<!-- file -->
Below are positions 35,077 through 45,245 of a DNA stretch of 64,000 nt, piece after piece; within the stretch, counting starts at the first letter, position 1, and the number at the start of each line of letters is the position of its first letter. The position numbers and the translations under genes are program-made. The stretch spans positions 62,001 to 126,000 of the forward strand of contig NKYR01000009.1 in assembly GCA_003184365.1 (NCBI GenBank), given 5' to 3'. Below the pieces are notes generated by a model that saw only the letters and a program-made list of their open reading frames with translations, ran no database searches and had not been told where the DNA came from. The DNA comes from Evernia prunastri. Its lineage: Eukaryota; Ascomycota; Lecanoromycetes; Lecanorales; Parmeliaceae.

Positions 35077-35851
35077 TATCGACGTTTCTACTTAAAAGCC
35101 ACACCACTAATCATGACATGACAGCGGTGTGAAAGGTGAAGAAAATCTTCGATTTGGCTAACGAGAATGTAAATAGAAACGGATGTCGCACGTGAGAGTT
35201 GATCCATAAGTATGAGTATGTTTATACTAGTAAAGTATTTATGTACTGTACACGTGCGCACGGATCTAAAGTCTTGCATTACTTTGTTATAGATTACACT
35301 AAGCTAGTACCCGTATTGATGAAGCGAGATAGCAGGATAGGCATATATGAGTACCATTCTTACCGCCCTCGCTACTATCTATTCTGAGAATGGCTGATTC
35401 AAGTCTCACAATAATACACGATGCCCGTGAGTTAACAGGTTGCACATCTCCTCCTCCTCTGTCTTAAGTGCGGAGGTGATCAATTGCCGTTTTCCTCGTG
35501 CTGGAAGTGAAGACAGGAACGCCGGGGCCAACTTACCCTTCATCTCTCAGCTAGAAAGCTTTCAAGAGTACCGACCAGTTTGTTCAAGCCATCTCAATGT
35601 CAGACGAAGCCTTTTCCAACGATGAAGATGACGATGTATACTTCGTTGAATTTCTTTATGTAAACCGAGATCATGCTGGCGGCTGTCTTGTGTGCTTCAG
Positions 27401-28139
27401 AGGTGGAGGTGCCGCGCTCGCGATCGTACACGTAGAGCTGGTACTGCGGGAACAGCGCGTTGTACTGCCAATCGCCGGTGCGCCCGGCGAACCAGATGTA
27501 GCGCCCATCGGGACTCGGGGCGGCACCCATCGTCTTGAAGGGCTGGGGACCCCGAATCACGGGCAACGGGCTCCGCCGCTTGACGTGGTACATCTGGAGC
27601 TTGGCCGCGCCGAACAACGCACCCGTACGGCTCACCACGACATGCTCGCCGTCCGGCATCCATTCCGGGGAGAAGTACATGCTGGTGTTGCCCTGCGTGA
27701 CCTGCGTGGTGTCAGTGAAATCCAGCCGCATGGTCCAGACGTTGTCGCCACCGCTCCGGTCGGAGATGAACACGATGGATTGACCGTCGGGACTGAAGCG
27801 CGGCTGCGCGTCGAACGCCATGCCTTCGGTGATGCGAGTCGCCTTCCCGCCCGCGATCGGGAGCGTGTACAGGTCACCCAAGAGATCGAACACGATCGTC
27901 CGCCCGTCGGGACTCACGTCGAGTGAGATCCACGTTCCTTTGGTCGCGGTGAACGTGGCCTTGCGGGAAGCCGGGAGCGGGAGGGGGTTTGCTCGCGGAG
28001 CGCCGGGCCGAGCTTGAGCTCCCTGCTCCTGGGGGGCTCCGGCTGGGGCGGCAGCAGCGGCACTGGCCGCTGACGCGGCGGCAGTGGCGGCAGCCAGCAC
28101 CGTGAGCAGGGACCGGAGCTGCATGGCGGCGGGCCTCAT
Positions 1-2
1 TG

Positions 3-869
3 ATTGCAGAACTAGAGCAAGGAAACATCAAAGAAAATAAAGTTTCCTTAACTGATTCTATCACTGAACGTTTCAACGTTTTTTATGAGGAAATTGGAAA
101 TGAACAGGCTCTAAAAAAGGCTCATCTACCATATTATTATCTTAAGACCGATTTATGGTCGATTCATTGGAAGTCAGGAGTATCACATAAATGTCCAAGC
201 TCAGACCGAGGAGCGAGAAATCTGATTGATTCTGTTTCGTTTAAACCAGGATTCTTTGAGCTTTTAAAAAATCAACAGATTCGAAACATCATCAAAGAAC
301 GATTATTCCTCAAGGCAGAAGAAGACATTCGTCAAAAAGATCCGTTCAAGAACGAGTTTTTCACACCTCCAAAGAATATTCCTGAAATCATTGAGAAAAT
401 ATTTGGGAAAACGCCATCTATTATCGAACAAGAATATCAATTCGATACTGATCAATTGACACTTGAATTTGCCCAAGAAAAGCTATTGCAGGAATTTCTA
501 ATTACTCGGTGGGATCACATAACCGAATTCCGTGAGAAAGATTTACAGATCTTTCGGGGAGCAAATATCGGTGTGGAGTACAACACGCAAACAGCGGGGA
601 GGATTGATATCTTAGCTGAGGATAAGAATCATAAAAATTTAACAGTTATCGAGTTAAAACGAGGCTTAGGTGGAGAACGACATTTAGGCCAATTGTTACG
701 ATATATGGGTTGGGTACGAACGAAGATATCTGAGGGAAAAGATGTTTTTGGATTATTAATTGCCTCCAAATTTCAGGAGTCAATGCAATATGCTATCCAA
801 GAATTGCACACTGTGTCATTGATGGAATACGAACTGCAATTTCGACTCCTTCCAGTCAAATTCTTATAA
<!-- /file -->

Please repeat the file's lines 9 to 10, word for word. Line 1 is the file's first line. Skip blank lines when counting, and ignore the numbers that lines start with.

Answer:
35601 CAGACGAAGCCTTTTCCAACGATGAAGATGACGATGTATACTTCGTTGAATTTCTTTATGTAAACCGAGATCATGCTGGCGGCTGTCTTGTGTGCTTCAG
Positions 27401-28139